Many product development problems are complex or [shudder] wicked. They’re more intricate than they may seem, they change over time, and they involve humans. It may seem paradoxical, then, to say that a significant contributing factor to product dev problems is simple to express:
communication is the problemsomeone somewhere
A lot of the problems that I encounter in my current product role stem from poor communication between users and designers, between designers and developers, between developers and QA testers, between product managers, and senior leaders, and between product teams and other teams in an organization.
- Poor communication undermines research insights and design decisions.
- Poor communication produces poor sprint plans.
- Poor communication undermines backlog refinement.
- Poor communication produces poor relationships and weak alliances.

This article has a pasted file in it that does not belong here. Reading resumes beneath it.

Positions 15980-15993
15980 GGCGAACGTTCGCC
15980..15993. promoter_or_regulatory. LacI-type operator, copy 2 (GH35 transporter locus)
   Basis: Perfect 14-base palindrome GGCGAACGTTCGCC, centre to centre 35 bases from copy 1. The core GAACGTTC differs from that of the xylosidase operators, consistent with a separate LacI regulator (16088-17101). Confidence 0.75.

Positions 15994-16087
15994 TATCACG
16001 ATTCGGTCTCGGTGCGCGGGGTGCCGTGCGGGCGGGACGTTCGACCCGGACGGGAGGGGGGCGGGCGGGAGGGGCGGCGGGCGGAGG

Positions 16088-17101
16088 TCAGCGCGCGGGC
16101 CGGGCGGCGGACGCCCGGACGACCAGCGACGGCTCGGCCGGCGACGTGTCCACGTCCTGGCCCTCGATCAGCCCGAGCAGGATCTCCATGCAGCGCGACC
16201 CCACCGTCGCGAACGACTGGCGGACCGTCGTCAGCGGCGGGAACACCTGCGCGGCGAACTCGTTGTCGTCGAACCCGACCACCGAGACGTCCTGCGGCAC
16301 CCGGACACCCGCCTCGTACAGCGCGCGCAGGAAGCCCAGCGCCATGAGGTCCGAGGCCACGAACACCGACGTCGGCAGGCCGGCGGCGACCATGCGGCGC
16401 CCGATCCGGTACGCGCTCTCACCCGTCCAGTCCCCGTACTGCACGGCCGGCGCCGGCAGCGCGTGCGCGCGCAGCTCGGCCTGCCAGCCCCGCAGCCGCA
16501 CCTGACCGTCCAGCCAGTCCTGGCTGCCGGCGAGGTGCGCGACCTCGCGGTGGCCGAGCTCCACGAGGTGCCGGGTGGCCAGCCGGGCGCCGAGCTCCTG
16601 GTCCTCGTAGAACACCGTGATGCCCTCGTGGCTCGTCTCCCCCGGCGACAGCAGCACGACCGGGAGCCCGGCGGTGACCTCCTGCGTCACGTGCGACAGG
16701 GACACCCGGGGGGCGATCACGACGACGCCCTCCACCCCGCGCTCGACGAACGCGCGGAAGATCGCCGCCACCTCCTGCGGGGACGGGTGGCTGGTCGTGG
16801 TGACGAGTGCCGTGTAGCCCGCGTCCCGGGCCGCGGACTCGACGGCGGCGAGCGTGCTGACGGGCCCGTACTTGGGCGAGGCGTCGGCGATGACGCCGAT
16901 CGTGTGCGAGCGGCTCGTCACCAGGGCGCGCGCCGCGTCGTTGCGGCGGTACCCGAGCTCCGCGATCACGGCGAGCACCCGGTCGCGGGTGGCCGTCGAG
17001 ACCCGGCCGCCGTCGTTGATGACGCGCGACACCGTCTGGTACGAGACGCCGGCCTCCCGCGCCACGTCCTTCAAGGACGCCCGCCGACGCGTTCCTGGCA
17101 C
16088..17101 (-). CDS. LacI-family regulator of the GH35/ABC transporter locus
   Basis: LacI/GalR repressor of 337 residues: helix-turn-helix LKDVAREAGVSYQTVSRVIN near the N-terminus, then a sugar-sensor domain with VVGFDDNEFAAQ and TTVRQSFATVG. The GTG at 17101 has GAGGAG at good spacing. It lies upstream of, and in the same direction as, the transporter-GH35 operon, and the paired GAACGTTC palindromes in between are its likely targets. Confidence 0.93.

… and the list goes on.
The neat thing about this insight is that you can do something about it right away. You can make small changes in your daily routine; ones that by definition won’t require you to overhaul the way you interact with your team.
You can ask more clarifying questions, you can check your understanding more frequently, and you can capture more details that result from both of these activities.
Here are some understanding checks that I cycle through on the regular:
“Let me make sure I’m tracking what you’re saying; ___________. Am I on the trolley?”
“I just want to confirm that I get it, so let me say it back to you in a different way. _______________. Does that sound right to you?”
“I don’t understand. Can you explain it to me like I’m in middle school?”
“It sounds like you’re saying __________. Is that right?”
and the classic, effective “Wait. What?”
When I ask these (and others) I usually have Notes open on my desktop (I’m a Macbook user…) and I jot down a few details to capture the exchange and its key outcomes. This way I have both a record of the exchange in case I need to trot it out to remind the team and, more importantly, I make its details more concrete in my own mind so that when someone else asks me about a schedule, a feature, etc., I can likely communicate my current understanding more efficiently and effectively.